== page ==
Small Arts Groups Seek Dallas Funding After Big AT&T PAC Got Theirs

New list of cultural arts needs released

Smaller Dallas arts groups are hoping to get a piece of the pie in a 2017 bond referendum after watching the AT&T Performing Arts Center receive a $15 million City Hall pledge last month.

The AT&T PAC money will be paid in increments over 10 years to help reduce $151 million in outstanding construction debt for the Winspear Opera House and Wyly Theater.

"We were raising money, and the recession hit and the economic crisis hit us particularly hard," said Chris Heinbaugh, AT&T PAC vice president of external affairs.

A new $27.5 million list of other cultural arts needs released this week is mostly major maintenance but also $4 million of new construction at city facilities.

"Our hope is that the city will follow through with initiatives that will be equitable for all organizations, small, medium and large," said David Lozano, executive artistic director at the Cara Mia Theater.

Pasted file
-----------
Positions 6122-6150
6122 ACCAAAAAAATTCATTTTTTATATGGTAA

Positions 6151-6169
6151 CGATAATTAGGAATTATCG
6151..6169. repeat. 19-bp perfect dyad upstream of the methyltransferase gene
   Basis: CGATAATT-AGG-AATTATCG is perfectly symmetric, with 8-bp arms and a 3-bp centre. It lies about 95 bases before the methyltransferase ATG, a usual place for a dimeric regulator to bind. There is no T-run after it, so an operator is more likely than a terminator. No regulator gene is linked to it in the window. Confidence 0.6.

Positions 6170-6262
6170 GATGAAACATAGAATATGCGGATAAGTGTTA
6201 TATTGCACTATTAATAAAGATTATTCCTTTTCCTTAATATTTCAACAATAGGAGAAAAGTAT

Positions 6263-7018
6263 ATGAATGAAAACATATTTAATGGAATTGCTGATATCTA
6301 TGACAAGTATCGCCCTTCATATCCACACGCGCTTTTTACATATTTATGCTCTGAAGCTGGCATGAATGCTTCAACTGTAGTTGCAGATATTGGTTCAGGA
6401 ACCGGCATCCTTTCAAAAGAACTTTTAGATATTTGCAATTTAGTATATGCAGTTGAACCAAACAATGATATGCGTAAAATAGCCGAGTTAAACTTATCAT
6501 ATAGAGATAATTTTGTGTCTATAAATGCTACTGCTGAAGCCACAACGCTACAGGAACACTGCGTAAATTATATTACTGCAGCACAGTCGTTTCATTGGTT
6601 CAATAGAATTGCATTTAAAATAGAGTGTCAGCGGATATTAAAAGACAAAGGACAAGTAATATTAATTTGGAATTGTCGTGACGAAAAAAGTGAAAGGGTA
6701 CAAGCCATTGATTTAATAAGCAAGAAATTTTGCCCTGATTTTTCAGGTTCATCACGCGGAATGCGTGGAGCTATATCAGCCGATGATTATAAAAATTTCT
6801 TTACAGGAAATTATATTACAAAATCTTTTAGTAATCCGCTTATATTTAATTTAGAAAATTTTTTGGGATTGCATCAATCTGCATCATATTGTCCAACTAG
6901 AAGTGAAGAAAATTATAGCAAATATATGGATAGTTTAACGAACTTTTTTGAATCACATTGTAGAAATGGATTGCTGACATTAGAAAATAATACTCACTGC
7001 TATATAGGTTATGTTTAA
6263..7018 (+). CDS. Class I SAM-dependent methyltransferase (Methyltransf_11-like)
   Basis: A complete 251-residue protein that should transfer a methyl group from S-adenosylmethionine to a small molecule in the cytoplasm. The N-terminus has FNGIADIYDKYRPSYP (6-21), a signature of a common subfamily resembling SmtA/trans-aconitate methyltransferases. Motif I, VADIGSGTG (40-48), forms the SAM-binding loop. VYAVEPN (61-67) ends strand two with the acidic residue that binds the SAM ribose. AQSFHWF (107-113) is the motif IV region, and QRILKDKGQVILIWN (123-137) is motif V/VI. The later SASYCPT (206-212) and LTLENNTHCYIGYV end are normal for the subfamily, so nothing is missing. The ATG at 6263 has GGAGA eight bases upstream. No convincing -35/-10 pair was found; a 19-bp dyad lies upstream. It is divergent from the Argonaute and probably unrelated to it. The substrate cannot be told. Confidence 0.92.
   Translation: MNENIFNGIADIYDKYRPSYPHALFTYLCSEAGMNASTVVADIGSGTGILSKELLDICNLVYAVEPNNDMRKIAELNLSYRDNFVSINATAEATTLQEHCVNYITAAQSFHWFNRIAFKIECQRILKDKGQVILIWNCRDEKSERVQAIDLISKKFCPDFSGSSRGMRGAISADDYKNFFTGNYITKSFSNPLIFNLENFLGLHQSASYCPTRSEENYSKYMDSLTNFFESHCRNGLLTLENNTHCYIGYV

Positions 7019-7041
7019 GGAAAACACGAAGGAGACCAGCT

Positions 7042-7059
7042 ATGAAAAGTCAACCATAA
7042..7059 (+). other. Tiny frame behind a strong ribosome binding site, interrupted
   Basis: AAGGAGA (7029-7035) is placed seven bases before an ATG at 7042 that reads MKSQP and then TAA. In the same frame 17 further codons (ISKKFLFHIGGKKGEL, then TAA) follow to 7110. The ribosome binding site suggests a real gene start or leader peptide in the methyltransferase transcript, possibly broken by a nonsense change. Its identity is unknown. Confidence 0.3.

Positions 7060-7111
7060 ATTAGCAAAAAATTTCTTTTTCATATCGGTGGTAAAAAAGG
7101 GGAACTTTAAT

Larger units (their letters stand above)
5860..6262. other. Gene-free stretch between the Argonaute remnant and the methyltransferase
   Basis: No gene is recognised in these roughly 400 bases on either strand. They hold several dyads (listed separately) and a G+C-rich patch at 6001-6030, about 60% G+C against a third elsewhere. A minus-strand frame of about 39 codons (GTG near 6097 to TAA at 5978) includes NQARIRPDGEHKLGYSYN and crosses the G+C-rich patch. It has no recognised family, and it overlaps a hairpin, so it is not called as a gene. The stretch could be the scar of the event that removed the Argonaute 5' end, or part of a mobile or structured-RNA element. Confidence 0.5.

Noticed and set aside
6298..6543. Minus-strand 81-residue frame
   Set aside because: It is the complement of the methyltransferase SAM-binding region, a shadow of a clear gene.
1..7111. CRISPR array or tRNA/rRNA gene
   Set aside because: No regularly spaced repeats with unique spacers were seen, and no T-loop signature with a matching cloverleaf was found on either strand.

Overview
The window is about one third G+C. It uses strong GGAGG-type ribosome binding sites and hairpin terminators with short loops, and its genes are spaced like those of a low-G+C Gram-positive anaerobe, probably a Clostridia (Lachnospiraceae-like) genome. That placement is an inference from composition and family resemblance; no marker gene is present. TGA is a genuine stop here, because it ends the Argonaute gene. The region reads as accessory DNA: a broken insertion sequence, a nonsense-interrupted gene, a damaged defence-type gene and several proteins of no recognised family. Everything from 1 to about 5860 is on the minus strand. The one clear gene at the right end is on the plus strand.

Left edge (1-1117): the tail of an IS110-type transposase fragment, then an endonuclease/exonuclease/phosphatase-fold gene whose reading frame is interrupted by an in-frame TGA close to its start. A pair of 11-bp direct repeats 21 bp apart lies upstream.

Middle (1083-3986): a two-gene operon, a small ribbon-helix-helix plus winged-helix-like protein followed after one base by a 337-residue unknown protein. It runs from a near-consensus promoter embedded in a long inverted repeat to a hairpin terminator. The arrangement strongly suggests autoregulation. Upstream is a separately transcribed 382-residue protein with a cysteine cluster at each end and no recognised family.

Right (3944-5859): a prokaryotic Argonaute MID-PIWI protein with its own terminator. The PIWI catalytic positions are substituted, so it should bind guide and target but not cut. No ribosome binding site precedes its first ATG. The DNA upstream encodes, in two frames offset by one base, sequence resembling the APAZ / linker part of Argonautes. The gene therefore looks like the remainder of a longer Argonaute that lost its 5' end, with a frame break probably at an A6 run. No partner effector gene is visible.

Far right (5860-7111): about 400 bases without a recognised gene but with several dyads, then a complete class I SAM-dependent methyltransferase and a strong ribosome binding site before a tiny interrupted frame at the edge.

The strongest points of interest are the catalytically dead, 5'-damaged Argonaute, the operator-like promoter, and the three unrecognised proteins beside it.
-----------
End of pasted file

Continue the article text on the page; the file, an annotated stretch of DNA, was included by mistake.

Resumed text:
The group produces bilingual theater at the Dallas Latino Cultural Center. Completion of a small performance space is part of $3.5 million included on the new request for the Latino Cultural Center.

"We have cultural desserts throughout the city. So that became the foundation for us questioning this $15 million debt relief," Lozano said.

Also on the list is $900,000 to repair water leaks and mortar damage at the Dallas Black Dance Theater office and practice building. The historic building was once an African American YMCA in the days of segregation.

"This building was noted as the icon of exclusion during the years of segregation and Dallas Black Theater has repurposed it," said Executive Director Zenetta Drew. "We want to be included in the bond program so we can get the repairs done timely and limit the amount of damage."

Also on the new list are major repairs to the Dallas Museum of Art, the Meyerson Symphony Center and the Majestic Theater.

Heinbaugh said the money earmarked for the AT&T PAC is money well spent.

"These are just tremendous cultural venues that are already bringing in millions of dollars a year in economic benefit, over $130 million this last year alone," Heinbaugh said. "There's a big cultural ecosystem and we need to make sure there's a good balance. This is an important part of that."

To meet their requests, the other groups will now have to compete for a place on a proposed 2017 capital improvement bond referendum with other expensive Dallas problems like bad streets and aging Fair Park buildings.

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